Thus, just as 5:5-6 depicts Jesus Christ as the Messiah who has won a victory, but has done so by sacrificial death, not by military might, so 7:4-14 depicts his followers as the people of the Messiah who share in his victory, but do so similarly, by sacrificial death rather than by military violence. This interpretation is confirmed by 14:1-5, in which the 144,000 reappear. Chapters 12-14 portray the combatants in the messianic war. In chapters 12-13 the dragon, the beast and the second beast have been depicted successfully prosecuting war against the people of God (12:17; 13:7). But in 14:1 the Lamb and his army stand to oppose them on Mount Zion, the place of the messianic king's triumph over the hostile nations (Ps. 2:6). The much misunderstood reference to the virginity of the 144,000 (14:4a) belongs to the image of an army. The followers of Christ are symbolized as an army of adult males who, following the ancient requirement of ritual purity for those who fight in holy war (Deut. 23:9-14; 1 Sam. 21:5; 2 Sam. 11:9-13; 1 QM 7:3-6), must avoid the cultic defilement incurred through sexual intercourse. This ritual purity belongs to the image of an army: its literal equivalent in John's ideal of the church is not sexual asceticism, but moral purity. But, just like the combination of the militaristic and sacrificial imagery for Christ in 5:5-6, so the image of an army changes to that of sacrifice in 14:4b-5, and with it the image of the ritual purity of the Lord's army changes to that of the perfection required in a sacrificial offering. The word which the NRSV translates `blameless' (amomoi) is cultic terminology for the physical perfection required in an animal acceptable for sacrifice (Exod. 29:38; Lev. 1:3; 3:1) .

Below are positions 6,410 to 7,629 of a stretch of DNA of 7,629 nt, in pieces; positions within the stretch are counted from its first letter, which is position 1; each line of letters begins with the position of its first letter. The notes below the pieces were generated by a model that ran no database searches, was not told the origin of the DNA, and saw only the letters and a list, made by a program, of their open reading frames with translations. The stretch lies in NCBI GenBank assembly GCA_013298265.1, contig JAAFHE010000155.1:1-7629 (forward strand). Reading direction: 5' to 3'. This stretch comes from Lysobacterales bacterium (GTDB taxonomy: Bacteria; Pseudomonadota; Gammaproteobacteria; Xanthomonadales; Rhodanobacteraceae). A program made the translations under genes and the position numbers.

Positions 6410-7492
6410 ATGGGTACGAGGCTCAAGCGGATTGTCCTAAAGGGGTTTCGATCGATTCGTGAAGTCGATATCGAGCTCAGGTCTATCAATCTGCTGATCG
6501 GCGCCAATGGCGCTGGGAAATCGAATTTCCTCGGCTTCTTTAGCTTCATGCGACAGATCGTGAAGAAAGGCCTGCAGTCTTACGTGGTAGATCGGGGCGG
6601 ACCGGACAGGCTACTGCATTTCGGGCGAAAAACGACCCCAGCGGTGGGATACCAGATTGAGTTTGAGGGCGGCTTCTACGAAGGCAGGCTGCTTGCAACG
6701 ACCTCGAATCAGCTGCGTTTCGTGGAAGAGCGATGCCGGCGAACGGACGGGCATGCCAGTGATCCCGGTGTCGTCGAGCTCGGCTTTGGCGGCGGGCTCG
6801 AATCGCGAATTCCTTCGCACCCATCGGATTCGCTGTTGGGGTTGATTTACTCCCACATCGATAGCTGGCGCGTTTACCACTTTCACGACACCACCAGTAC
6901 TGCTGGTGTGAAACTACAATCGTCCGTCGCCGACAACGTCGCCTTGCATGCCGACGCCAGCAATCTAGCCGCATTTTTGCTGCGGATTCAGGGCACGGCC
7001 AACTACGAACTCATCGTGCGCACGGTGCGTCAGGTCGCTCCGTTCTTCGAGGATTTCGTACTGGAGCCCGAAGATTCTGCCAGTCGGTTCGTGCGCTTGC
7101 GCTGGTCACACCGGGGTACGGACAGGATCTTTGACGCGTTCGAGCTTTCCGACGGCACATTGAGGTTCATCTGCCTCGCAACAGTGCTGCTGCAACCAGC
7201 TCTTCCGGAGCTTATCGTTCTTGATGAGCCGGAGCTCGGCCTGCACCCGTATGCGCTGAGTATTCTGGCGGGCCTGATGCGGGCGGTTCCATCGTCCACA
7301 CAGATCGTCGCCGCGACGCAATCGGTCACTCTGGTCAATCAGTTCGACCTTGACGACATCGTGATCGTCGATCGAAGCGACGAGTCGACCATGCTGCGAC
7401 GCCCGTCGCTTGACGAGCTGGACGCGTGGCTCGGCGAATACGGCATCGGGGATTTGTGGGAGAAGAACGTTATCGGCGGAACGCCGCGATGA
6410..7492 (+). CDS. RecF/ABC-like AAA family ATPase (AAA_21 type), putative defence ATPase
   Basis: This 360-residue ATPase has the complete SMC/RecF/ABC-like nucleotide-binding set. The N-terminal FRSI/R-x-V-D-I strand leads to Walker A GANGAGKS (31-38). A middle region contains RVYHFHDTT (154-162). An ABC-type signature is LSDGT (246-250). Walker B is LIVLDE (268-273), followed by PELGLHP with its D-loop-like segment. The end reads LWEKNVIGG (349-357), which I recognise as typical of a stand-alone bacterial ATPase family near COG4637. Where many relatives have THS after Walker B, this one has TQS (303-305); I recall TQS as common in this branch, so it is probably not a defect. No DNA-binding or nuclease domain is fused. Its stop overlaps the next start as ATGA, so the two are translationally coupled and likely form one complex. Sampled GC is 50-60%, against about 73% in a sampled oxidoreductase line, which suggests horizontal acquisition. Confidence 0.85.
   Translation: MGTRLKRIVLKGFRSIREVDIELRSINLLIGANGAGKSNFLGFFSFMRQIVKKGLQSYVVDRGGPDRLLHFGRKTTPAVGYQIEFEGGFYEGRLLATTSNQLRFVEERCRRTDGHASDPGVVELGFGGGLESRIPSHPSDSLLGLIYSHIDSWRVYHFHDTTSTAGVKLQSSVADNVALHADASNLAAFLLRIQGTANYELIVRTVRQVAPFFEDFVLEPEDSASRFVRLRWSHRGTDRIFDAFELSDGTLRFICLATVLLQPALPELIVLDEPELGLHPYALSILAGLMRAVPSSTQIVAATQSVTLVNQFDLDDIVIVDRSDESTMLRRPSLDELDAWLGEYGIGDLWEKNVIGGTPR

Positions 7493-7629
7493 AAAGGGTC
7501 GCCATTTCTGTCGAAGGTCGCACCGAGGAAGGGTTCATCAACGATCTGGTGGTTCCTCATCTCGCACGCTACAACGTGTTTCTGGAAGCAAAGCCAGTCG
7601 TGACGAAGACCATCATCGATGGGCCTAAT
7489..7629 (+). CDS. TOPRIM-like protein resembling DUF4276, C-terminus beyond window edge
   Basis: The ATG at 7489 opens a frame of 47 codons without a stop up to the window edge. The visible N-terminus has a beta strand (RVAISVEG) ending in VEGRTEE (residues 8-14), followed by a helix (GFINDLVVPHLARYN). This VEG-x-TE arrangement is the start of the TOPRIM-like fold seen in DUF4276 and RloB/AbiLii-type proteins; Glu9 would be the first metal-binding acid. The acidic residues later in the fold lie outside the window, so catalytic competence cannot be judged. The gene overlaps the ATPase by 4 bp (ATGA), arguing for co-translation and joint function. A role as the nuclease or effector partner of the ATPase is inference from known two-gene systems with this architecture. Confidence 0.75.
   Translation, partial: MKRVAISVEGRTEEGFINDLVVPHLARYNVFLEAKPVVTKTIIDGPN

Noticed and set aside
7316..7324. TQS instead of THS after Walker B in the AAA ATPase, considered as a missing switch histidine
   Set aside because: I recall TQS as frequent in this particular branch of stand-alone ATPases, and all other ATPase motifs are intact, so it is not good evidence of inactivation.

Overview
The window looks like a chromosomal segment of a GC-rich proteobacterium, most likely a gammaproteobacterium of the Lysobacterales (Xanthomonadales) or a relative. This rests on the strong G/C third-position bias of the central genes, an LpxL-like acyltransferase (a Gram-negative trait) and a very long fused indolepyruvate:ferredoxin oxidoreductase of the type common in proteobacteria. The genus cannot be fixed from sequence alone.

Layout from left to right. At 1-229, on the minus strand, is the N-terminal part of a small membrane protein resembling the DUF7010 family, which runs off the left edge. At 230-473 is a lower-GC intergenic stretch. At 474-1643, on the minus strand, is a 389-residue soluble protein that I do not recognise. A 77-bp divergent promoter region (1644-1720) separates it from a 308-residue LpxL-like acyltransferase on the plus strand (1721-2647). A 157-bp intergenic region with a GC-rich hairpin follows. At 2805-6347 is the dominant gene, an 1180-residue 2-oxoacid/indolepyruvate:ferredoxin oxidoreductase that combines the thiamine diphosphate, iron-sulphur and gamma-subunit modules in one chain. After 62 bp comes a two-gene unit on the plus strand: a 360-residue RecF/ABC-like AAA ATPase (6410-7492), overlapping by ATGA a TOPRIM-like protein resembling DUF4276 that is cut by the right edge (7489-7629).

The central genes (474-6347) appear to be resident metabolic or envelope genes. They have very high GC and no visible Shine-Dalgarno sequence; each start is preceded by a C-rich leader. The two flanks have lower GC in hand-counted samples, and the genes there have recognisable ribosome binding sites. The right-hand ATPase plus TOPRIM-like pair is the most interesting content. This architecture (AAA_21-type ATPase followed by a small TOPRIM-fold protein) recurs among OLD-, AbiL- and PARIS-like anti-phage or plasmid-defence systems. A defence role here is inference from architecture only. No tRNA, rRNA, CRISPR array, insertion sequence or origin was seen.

The cultic image is then translated into its literal equivalent: `in their mouth no lie was found' (14:5). This relates to the theme of truth and falsehood, which is so important in Revelation, and evokes the third of the motifs which dominate Revelation's account of the work of Christ: that of faithful witness to the truth. But in using the words, `in their mouth no lie was found', John is also echoing significant Old Testament texts: Zephaniah 3:13, which says of the eschatological people of God that `a deceitful tongue shall not be found in their mouths', and Isaiah 53:9, which says of the Suffering Servant, who was `led like a lamb to the slaughter' (53:7), that `no lie was found in his mouth'. John exploits (in the manner of Jewish exegesis) the coincidence between these texts. The followers of the Lamb resemble the one they `follow wherever he goes' (14:4). This following means imitating both his truthfulness, as `the faithful witness', and the sacrificial death to which this led. Thus the victory of the Lamb's army is the victory of truthful witness maintained as far as sacrificial death. As in 12:1 I, the three images of messianic warfare, paschal sacrifice and faithful witness come together and mutually interpret one another.

Richard Bauckham. The Theology of the Book of Revelation (New Testament Theology) (Kindle Locations 959-991). Kindle Edition.

The Witness of Jesus

Jesus' work of witness is continued by his followers, who are not only called his witnesses (17:6; cf. 2:13) but are also said to hold `the witness of Jesus' (12:17; 19:10), which is the same as their own witness (6:9; 12:11). `The witness of Jesus' means not `witness to Jesus', but the witness Jesus himself bore and which his faithful followers continue to bear. It is primarily Jesus' and his followers' witness to the true God and his righteousness, which exposes the falsehood of idolatry and the evil of those who worship the beast.

Richard Bauckham. The Theology of the Book of Revelation (New Testament Theology) (Kindle Locations 909-912). Kindle Edition.